The Fair Housing Act was enacted in 1968 as part of civil-rights legislation. The law prohibits discrimination in home sales, financing and rental based on the seven protected classes that include:

  • Race
  • Color
  • Disability
  • Familial Status
  • Religion
  • Sex
  • National Origin

The Colorado law includes these additional protected classes:

  • Ancestry
  • Creed/Belief System
  • Marital Status
  • Sexual Orientation

Please note that the city you live in may have additional protected classes, which are added to the list of federal and state protected classes.

If you believe you have faced housing discrimination or have questions about fair housing, call


A Housing Navigator will connect you with a fair-housing investigator or a HUD-approved housing counselor to discuss your situation and point you in the right direction.


  • You're told one thing on the phone, but when you arrive in person the terms, price, availability, etc. are different.
  • What you're told on the phone is different from what's in the advertisement.
  • You're told that you might "be more comfortable" living somewhere else or that a different apt building might be better situation for you.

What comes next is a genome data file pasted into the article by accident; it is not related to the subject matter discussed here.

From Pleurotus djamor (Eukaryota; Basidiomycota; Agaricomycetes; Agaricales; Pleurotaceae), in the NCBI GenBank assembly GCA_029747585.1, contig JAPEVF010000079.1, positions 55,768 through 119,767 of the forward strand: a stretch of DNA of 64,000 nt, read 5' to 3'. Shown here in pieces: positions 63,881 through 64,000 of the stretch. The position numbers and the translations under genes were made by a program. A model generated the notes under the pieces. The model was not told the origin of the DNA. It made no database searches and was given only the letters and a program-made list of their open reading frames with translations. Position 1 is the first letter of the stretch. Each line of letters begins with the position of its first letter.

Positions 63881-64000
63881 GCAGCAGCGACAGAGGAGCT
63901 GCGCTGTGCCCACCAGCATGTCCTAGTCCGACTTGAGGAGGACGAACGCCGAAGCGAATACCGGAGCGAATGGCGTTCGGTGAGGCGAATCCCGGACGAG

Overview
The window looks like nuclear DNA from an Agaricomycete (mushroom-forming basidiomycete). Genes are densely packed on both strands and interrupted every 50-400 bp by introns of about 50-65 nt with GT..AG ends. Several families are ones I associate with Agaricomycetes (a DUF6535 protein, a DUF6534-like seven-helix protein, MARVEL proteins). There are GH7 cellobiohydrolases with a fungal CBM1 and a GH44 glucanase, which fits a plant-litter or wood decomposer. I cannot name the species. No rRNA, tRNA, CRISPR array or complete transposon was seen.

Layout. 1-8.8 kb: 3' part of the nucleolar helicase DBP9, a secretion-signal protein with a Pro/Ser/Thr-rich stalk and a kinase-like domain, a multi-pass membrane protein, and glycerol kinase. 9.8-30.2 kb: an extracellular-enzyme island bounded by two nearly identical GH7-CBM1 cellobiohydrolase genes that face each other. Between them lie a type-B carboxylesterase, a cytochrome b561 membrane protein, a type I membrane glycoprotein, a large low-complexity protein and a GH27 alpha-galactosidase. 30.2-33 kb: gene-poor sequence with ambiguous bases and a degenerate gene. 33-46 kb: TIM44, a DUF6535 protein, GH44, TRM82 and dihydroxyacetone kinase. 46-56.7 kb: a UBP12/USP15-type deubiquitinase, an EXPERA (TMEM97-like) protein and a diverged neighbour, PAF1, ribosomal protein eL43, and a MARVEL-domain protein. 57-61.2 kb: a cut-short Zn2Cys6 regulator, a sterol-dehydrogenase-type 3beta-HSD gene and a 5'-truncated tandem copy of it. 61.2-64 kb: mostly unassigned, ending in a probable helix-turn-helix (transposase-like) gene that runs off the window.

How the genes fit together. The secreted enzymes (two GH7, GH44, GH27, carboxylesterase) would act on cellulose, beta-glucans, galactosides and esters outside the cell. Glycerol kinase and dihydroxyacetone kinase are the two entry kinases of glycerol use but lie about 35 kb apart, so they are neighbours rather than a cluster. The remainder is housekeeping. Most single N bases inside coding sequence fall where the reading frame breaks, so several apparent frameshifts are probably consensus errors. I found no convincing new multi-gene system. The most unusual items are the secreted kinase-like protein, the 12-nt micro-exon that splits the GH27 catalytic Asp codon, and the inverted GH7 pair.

• You're told an inordinate amount of times about background, criminal or legal status checks.
  • You're told "this is an active community" or "this is independent living," and there is  no other reason to state this.
  • Generally discouraging statements and/or total silence when looking at properties.
  • People who have children under 18 --> You're told that you can only live in a particular building or on a particular floor, etc.
  • You're told there's a no pets policy, even if you have a service animal.
  • Refusal to provide handicapped parking.

It is illegal to discriminate by:

  • Lying about availability
  • Threatening or intimidating
  • Refusing to sell or rent
  • Using different terms and conditions
  • Using discriminatory advertising
  • Using steering methods

Fair Housing laws do not protect against selection based on:

  • Felony record
  • Credit score
  • Past eviction
  • General appearance
  • Smoking

If you think you may be facing housing discrimination, you should consider whether or not you have encountered differential treatment. When two people who are similarly qualified are treated differently because of one of the identified protected classes.